this and the following article also details CRIMINAL activity by PP)

    Always follow the money. With numbers like these, and a perfect pro-abortion score from PP, is it any wonder PP endorses Obama? What do they know about Obama that the Mathew 25 crowd doesn’t?

  6. Timmy C permalink
    October 22, 2008 5:52 pm

    >PP endorses Obama? What do they know about Obama that the Mathew 25 crowd doesn’t?

    Um, planned parenthood endorses barack because he is not for recriminalizing abortions prior to viability… kinda simple actually.

    But that in no way negates his strategy to reduce abortions overall…

  7. Timmy C permalink
    October 22, 2008 7:55 pm


    I’m in a very cool and theologically centered discussion over at another blog that I’m involved in on the very topic of Scripture and the beginning of life…

    Here is the good part

    and here is the setup to the good part:

    At the first link you’ll see a prolife nurse there put the issue of recriminalization this way:

    I don’t see what it helps to make abortion illegal. If you’re not going to incarcerate women (though many would choose this), what would you propose? Fines? Then those with money simply see it as the cost of abortion. Traffic tickets? Pointless. Misdemeanors? Generating a criminal record that impacts one’s ability to work doesn’t seem helpful. Incarcerating the abortion provider? As I recall, that didn’t work very well.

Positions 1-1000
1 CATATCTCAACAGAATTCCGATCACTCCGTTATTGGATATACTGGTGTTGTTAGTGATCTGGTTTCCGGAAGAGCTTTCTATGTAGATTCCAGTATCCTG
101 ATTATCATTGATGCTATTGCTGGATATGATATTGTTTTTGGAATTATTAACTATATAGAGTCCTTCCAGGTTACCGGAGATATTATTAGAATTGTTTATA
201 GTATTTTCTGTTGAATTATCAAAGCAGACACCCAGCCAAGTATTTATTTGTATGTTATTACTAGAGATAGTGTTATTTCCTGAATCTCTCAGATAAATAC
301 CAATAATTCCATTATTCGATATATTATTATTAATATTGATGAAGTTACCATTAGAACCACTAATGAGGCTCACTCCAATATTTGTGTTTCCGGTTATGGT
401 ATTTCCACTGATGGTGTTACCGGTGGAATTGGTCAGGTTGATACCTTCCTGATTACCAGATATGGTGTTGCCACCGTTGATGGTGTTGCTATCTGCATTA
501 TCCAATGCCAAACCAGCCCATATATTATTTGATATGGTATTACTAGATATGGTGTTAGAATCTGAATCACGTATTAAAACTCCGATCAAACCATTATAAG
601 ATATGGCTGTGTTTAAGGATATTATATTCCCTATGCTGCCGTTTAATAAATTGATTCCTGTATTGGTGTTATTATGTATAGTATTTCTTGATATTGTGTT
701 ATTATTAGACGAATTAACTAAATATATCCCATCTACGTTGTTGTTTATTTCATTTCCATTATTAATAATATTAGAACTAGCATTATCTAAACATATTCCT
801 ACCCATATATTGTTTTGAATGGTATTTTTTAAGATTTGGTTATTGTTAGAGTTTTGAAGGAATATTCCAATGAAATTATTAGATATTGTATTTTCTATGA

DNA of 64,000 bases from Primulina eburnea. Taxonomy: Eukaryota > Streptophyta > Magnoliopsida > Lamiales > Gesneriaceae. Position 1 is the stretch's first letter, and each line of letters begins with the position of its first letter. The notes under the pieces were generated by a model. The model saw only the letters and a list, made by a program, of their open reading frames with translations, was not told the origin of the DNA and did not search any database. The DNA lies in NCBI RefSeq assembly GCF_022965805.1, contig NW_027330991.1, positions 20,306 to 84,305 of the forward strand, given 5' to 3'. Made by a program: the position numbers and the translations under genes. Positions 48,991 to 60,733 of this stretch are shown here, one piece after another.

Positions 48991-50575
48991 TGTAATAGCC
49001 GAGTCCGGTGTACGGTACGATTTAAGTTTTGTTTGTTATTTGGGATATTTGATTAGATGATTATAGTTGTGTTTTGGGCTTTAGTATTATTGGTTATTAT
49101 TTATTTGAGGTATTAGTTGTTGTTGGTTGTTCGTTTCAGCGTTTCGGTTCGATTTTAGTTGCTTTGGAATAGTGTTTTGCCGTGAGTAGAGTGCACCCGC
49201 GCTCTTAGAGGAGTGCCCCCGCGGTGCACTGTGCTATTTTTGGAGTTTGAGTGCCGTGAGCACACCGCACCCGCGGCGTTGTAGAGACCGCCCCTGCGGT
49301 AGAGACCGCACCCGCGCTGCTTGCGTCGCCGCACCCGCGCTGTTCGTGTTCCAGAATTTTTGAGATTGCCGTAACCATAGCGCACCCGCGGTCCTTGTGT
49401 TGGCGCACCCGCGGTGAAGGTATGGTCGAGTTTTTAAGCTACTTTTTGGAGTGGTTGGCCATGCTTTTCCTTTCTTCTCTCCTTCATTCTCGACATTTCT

My final thought is that if we would just take the punitive approach – the argument of making abortion illegal – off the table, then maybe we could start making the argument for life without getting everyone’s back up who wants to defend/ have mercy on the woman (btw, that would be me).

    She rightly puts why I disagree with Grec’s statement that there is nothing new here, and nothing truly crossing battle lines in this approach.

    She didn’t mean to but she described Barack’s overall view well: “Take pre-viable abortion criminalization off the table, then you can make the argument for life without getting everyone’s back up.”

    Both “prolife” and “prochoice” sides COULD come together.